;;i don't know if you can be unemployed and temporarily away 
                  ;;from work | in fact, you can't. 🤔🤔🤔

(run-tests 'dailyChallenge.seventyFive)

at least with named non-positional parameters . . .

. . . there's less confusion about how silly this is 😂

 

in Gwion.
Using the newly implemented pattern matching ability.

fun int setalarm(const bool employed, const bool vacation) {
  match employed {
    case true: return !vacation;
    case _: return false;
  }
}

<<< setalarm(true, true) >>>;
<<< setalarm(false, true) >>>;
<<< setalarm(false, true) >>>;
<<< setalarm(true, false) >>>;

I should implement implicit casting from bool to int and vice-versa.


EDIT: done and working.

BONUS:

  • set ! operator as boolean, which hopefully makes more sense
  • demonstrate (very) bad git usage 😕
 

My solution in js

const setAlarm = (employed = true, vacation = true) => employed && !vacation;

No prior experience in Python just wanted to give it a try. Like it :) Going to spend more time on the docs in the coming days.

My solution in Python

def setAlarm(employed = True, onVacation = True):
  return employed and not onVacation
 

Elixir:

def set_alarm(true, false), do: true
def set_alarm(_, _), do: false
 

Here is in Unison

use base

setalarm : Boolean -> Boolean -> Boolean

setalarm employed vacation = case (employed, vacation) of
(true, false) -> true
_ -> false

setalarm true true
setalarm false true
setalarm false false
setalarm true false

 

Solved On Purescript

setAlarm :: Boolean -> Boolean -> Boolean
setAlarm employed vacation =
   case (Tuple employed vacation) of
     (Tuple true false) ->
         true

     (Tuple _ _) ->
         false       
 

Javascript:

setAlarm(employed, onVacation) => employed && !onVacation
 

In C#

Public bool setalarm(bool employed = false, bool vacation = false){
return !vacation && employed;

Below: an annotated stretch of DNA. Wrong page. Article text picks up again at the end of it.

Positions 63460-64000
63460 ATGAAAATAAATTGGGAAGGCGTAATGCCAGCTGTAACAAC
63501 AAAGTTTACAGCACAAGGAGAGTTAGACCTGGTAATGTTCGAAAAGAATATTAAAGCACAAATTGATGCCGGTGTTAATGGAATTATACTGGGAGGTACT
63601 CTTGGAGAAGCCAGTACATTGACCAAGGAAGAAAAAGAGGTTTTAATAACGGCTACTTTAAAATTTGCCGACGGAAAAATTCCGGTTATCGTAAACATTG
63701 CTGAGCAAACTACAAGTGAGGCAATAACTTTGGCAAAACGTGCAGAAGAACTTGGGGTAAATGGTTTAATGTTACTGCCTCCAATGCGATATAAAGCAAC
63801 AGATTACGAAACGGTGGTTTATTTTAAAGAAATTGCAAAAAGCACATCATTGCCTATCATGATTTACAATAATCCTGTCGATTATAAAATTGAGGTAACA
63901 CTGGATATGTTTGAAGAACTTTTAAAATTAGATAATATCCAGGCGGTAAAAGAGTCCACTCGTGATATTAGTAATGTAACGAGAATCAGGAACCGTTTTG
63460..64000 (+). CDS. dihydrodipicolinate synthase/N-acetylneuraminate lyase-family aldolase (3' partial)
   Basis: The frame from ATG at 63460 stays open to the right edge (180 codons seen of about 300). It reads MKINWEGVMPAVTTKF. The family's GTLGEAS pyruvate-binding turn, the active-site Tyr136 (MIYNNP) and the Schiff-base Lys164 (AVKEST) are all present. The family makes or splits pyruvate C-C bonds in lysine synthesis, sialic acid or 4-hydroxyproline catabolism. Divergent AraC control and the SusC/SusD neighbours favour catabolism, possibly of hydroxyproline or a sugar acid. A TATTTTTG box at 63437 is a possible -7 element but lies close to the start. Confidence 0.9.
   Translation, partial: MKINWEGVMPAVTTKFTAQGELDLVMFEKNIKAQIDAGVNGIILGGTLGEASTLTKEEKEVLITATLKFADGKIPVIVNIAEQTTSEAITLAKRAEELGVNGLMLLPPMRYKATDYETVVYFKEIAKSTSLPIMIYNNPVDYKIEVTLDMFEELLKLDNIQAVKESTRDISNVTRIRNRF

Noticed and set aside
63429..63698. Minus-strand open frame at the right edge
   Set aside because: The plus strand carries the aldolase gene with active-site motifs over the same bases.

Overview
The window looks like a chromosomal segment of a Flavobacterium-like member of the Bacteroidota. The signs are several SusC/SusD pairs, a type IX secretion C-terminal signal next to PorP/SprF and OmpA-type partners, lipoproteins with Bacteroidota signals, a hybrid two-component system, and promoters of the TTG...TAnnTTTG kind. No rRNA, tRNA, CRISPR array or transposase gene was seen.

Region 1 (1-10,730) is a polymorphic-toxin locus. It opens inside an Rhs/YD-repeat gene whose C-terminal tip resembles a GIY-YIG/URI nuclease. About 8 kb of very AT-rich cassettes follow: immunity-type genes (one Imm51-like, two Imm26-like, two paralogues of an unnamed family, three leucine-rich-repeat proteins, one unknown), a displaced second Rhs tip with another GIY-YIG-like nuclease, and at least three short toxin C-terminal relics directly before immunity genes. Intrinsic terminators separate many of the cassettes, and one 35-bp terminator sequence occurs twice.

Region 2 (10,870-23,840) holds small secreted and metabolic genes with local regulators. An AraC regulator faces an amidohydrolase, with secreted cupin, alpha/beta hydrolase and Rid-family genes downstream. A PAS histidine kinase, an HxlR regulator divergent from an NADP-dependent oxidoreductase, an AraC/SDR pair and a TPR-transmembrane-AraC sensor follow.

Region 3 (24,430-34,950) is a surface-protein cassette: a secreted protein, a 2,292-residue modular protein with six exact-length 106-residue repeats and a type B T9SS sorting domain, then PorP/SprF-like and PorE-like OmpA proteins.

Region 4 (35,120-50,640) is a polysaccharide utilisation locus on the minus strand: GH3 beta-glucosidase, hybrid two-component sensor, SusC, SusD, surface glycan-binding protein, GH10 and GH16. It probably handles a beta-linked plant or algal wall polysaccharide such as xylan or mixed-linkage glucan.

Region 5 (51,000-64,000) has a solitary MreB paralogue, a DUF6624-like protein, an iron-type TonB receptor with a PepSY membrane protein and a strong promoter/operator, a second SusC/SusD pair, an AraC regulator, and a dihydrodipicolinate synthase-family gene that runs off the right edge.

}

 

nicer with some formatting:

Public bool setalarm(bool employed = false, bool vacation = false){
  return !vacation && employed;
}

Interresting of you use vacation first and your use of default values 😄

 

In go:

func setAlarm(e, v bool) bool {
    return e && !v
}

Go Playground example

 

Haskell

set_alarm :: Bool -> Bool -> Bool
set_alarm True False = True
set_alarm a b        = False
 
 

c++

const auto setAlarm = [](const bool& employed, const bool& vacation){
    return employed && !vacation;
};
 

Swift version:

import Foundation

/*
 SetAlarm challenge function

 @param currentlyEmployed: Bool indicating if we are currently employed.
 @param onVacation: Bool indicating if we are currently on vacation.

 @return Bool indicating if we need to set our alarm.  Only true if both employed and not on vacation.
 */
func setAlarm(currentlyEmployed:Bool, onVacation:Bool) -> Bool{
    return (currentlyEmployed && !onVacation)
}

//  run with all examples
print("Ex1 setAlarm(true,true)   -> false:     ", setAlarm(currentlyEmployed: true, onVacation: true))
print("Ex2 setAlarm(false,true)  -> false:     ", setAlarm(currentlyEmployed: false, onVacation: true))
print("Ex3 setAlarm(false,false) -> false:     ", setAlarm(currentlyEmployed: false, onVacation: false))
print("Ex4 setAlarm(true,false)  -> true:      ", setAlarm(currentlyEmployed: true, onVacation: false))


//  not exactly proper test suite, but you get the idea.
print("Passed all tests:    ", (!setAlarm(currentlyEmployed: true, onVacation: true) &&
                                !setAlarm(currentlyEmployed: false, onVacation: true) &&
                                !setAlarm(currentlyEmployed: false, onVacation: false) &&
                                setAlarm(currentlyEmployed: true, onVacation: false)))

Outputs the following:

Ex1 setAlarm(true,true)   -> false:      false
Ex2 setAlarm(false,true)  -> false:      false
Ex3 setAlarm(false,false) -> false:      false
Ex4 setAlarm(true,false)  -> true:       true
Passed all tests:     true
Program ended with exit code: 0

Overkill with all the printouts, but hey, why not?